•  10 min. read  •  grade level: 12
From whatever point the history of Adam is viewed it seems calculated to leave only an oppressive weight upon the mind. From his history the cloud in which his sin enveloped him never seems to pass away.
In him we see the height of creature happiness for a moment, followed by the continued sadness of one who kept not his first estate. Fallen from the place of authority and honor, and become the drudge of toil in exile from an =laborious paradise, his altered external circumstances presented a daily protest against his sin, and told him in daily reiterated language that none " can harden himself against God and prosper;" and " There is a way which seemeth right unto a man, but the end thereof are the ways of death!"
Alas! that man's biography should almost immediately begin with the history of his rebellion against the hand that had formed him in His image; and that, instead of the record of his gratitude and praise, we should read only of his distrust, with its bitter fruits, of the God whose goodness was poured around him on every hand. His happiness and honor are his own, but they spring from a bounty and goodness which he neither acts nor counsels. In the scene of enjoyment in which he is set he is but a quiescent receiver. His fortunes, his glory, his high estate, own nothing in the way of self-achievement. They are the spontaneous gifts of that God who gave him life, and blessed him, and called him to intercourse with Himself and set him over the works of His hands. He is created-blessed-set in authority -the tests of responsibility and life put before him-and what is the result? He is tempted-sins-and forfeits all!
Brief and passing is the bright picture of Adam's happiness, as the head of creation, in innocence and intercourse with God; though every feeling of his heart and nature then was that which God had directly implanted or which was awakened in his bosom by the knowledge of His goodness. Soon in the prosecution of his history far other scenes arise, and other objects and other thoughts arrest the mind.
In Adam and Cain sin is presented in its perfected forms: in Adam, sin against God; in Cain, sin against man in the image of God. Sin in Adam bore the stamp of distrust of God's goodness. Cain's sin is hatred of grace and of him who is the object of that grace. Both are seen in full character in man's hatred and crucifixion of the Lord Jesus Christ: " They have seen and hated both me and my Father." In Abel and in Enoch, on the other hand, blessed be God, are presented the full and perfect redemption from sin by the power of divine grace. Abel is the first exemplar of righteousness by faith, now sin had destroyed man's innocence; Enoch presents the perfect triumph over death, as the consequence of sin; thus bringing into full relief "the hope of righteousness by faith."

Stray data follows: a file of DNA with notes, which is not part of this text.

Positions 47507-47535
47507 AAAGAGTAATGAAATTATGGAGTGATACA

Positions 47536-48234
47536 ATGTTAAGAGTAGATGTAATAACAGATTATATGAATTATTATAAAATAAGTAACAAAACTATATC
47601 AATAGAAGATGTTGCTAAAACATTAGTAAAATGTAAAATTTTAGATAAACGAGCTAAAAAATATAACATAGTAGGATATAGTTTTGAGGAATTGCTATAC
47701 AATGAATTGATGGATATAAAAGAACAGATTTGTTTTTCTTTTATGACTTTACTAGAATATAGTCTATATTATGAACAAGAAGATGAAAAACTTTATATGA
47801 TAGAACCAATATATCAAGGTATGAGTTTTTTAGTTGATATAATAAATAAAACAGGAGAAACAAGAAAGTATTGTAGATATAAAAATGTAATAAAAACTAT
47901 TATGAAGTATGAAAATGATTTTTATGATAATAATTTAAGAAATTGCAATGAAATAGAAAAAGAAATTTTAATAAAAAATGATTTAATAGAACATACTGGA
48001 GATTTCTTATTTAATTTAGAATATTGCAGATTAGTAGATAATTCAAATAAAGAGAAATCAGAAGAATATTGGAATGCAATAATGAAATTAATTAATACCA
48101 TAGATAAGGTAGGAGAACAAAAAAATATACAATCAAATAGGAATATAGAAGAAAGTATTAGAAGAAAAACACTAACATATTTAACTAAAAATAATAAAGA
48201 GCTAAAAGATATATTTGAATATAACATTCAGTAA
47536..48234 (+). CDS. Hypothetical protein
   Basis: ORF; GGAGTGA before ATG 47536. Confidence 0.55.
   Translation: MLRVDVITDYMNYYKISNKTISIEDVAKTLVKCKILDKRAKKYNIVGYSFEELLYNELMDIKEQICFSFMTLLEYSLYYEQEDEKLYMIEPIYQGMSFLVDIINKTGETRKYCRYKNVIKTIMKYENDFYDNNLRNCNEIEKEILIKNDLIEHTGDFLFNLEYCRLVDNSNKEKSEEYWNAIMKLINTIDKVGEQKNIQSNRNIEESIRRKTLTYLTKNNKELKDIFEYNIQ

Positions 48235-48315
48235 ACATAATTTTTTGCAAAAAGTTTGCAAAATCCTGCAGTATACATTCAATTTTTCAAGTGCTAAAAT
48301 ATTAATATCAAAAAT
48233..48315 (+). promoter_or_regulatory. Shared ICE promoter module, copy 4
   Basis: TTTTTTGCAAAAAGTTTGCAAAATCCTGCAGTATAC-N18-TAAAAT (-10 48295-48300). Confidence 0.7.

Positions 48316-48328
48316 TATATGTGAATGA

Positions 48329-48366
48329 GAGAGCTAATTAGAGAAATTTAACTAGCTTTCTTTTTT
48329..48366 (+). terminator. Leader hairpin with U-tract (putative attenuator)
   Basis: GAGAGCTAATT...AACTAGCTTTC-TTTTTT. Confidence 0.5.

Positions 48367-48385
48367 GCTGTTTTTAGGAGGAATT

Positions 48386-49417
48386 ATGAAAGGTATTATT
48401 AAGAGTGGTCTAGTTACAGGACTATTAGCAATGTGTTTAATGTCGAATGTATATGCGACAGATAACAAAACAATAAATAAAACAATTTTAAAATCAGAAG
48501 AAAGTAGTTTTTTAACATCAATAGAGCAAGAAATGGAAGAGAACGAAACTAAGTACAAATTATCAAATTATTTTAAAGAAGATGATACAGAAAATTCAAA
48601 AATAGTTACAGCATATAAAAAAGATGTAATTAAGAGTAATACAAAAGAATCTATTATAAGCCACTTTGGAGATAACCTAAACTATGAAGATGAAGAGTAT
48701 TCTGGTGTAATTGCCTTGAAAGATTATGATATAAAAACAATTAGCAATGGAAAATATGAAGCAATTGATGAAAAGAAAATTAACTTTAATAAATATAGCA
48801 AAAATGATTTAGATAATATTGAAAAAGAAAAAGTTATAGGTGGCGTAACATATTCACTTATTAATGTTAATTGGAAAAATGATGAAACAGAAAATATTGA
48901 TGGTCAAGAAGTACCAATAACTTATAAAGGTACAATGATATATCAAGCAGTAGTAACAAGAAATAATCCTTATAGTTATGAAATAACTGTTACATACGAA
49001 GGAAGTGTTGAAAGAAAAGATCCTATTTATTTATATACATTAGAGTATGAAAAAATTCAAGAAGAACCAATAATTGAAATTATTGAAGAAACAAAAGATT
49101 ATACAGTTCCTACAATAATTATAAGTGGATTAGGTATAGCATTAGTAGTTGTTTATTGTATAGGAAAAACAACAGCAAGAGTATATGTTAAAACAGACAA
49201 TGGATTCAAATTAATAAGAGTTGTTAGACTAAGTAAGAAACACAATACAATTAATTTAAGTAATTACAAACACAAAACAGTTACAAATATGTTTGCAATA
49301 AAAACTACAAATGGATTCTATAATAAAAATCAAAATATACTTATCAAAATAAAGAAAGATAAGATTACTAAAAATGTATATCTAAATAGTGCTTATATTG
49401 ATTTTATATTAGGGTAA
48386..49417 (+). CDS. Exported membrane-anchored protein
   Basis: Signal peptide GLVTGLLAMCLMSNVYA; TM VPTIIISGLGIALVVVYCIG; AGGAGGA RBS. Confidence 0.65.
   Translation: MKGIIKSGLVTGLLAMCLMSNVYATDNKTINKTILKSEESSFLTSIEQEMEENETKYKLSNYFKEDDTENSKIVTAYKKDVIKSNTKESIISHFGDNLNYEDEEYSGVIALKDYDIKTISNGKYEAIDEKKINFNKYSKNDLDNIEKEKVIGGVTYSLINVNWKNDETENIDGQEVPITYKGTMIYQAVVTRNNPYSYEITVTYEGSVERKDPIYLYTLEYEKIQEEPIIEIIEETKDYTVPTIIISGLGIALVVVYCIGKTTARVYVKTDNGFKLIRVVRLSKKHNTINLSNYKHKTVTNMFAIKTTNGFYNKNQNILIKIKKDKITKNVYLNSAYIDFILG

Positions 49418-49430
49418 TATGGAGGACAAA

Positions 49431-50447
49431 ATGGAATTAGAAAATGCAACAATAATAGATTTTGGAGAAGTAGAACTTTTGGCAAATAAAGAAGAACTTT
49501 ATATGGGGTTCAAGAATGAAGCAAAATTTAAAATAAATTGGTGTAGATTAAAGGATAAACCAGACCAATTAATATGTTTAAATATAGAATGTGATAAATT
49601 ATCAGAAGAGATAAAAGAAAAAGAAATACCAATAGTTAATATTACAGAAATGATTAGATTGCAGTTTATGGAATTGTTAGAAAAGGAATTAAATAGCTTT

But hope does not spring from any change wrought by grace in Adam, in his condition or his estate. In the ways of God "light arises in darkness;" but it is seen only as the eye is turned away from Adam to rest upon the mystic promise of "the woman's seed."
In the history of the first man, as the head of disobedience, whatever his personal sense of restoring mercy, we read in the broadest characters this solemn truth-which is yet the test of all true obedience and the basis of all real blessing-" Let God be true, but every man a liar!" For, be it observed, that the hope of redemption through "the seed of the woman" comes not to us through any promise made to Adam, as is sometimes wrongly assumed; nor does it present to us the unfolding of Adam's restoration, who never regains his first estate. It is rather his utter setting aside as the keeper of others' fortunes, or the depository of others' blessings, who had so signally ruined his own. In him we see sin dealt with directly by the Lord, and consequences attached to it, in the government of the world, of which every age affords its attestations, while it leaves the solution of the enigma, of an almost universal scene of corruption, and misery, and death, in a world which a God of goodness made and rules, for the history before us to supply-inexplicable on any ground but that which revelation here unfolds.
The chief elements of Adam's moral discipline, as it appears, are to be found in the history of God's dealing with his sin, which the third chapter of Genesis presents; and it is in this scene alone that we find any direct intimations of his intercourse with God after the fall.
There was, doubtless, restored intercourse, but it is unnoticed in the word, because another lesson is impressed on his history, by the wisdom of God, than that which Abel's, or Enoch's, or Noah's presents. It marks the omissions of scripture to be as striking as its declarations, that, whatever may be inferred, nothing is stated concerning Adam's salvation and restoration to God. Nothing is said about the reality of his faith; neither is it anywhere stated, as of Enoch and others, that "he walked with God." There is no attestation, as in the case of Abel, that " he was righteous," on the only ground of righteousness, for man, now sin had come in; but he takes his place in scripture after the fall only as the progenitor of a race involved in the ruin of his sin, and as the head of disobedience in contrast with Christ, the obedient one. He carries with him through the world the consciousness that he had sinned away everything and that recovery was utterly beyond his power. He is never seen in any sense as one who was trusted anew. Re begets sons and daughters, and at length dies; but the effects of God's dealings on his soul can be little gathered from any direct statements of the divine word:
The reason of this is plain, and not a little instructive to us.